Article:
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Meriden mayor Kevin Scarpati expected to run unopposed for third term

Meriden mayor Kevin Scarpati expected to run unopposed for third term

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MERIDEN – Unaffiliated Mayor Kevin Scarpati received the Democratic endorsement this week and is running unopposed for his third consecutive term. 

Democrats endorsed Scarpati, mayor since 2015, when the party met this week to nominate candidates in November’s races for City Council, Board of Education, mayor, and city clerk. Republicans did not nominate a candidate to challenge Scarpati when they held their nominating caucus this week. No other candidates have filed paperwork in the mayor’s race, the City Clerk’s office said this week. Candidates have until Aug. 7 to file.

“It’s been an honor to serve you as your mayor since 2015. We have seen a lot happen over the last (four years) with a lot happening downtown and a lot happening across our city,” Scarpati told the Democratic Town Committee after receiving the endorsement this week. “… It’s just been a tremendous ride and one that I look forward to continuing.”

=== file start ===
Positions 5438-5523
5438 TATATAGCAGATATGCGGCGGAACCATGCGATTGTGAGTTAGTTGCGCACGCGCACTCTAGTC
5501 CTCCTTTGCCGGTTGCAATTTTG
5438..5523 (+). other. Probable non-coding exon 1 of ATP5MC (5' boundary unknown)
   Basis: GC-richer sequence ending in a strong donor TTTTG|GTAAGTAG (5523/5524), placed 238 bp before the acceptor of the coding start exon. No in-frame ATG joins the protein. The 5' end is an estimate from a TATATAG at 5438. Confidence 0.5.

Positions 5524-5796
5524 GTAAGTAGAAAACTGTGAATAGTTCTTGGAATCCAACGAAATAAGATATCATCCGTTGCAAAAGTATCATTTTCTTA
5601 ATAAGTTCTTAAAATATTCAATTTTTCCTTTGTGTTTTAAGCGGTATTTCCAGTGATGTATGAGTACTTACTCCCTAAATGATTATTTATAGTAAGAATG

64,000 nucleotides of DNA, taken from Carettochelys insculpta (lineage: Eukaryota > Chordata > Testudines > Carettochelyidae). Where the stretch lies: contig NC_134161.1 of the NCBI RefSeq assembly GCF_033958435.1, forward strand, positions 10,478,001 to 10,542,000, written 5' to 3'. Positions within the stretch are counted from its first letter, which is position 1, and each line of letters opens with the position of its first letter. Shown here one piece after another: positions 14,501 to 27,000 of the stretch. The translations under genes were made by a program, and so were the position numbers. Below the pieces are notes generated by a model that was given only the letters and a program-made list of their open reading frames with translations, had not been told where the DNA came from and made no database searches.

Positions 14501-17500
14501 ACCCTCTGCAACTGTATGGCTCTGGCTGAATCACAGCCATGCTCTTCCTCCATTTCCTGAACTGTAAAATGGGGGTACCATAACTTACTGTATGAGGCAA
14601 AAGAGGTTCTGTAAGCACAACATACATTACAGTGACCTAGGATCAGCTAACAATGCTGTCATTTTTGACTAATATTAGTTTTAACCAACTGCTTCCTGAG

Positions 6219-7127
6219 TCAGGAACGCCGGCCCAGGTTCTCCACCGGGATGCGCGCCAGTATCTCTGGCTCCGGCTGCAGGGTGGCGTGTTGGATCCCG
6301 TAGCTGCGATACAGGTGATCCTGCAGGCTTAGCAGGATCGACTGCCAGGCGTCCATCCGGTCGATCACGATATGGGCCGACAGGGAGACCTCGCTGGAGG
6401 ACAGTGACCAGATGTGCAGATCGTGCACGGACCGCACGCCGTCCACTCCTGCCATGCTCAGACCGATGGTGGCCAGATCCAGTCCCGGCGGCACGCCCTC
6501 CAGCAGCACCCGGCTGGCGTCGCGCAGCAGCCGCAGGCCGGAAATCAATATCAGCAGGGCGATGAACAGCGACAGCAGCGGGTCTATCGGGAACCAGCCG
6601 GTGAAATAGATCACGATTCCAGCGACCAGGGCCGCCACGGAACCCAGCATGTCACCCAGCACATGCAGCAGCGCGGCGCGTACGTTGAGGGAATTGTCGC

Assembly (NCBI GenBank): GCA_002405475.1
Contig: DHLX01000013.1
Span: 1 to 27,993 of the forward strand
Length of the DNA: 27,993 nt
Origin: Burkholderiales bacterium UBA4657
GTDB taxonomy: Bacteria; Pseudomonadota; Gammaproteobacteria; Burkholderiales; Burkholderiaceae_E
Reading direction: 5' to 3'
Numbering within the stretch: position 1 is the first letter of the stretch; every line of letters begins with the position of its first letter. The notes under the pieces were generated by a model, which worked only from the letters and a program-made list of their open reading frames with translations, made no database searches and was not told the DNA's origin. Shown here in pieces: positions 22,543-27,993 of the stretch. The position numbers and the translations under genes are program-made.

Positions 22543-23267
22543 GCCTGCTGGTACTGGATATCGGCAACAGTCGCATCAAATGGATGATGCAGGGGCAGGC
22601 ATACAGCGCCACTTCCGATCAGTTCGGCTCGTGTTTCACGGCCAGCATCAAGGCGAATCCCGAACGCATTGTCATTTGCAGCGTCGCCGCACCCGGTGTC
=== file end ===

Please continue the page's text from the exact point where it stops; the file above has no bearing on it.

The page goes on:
Republican Town Chairman Guy Beeman said whether Republicans feel Scarpati has done a good job “depends on the issue.” Ultimately, the party didn’t feel compelled enough to put up a challenger, he added.

Scarpati, 30, was a Republican on the City Council from 2011 to 2015.

This year’s race will mark the first in several that Republicans have not run a mayoral candidate. In 2017, the party ran former longtime City Clerk Irene Masse. Republicans last gained control of the mayor’s office in 2013, when Manny Santos defeated Democratic incumbent Mike Rohde before losing to Scarpati in 2015.

Both parties nominated full slates for the six seats up for election on the City Council, which include one seat in each of the city’s four voting areas and two at-large seats. The six councilors whose term is set to are Democrats Brian Daniels (Area 3), Sonya Jelks (Area 1), Cathy Battista (Area 4), and Michael Cardona (At-Large), and We the People Councilors Walter Shamock (At-Large) and Joseph Carabetta III. Daniels, a councilor since 2009, and Carabetta, elected in 2015, are not seeking re-election.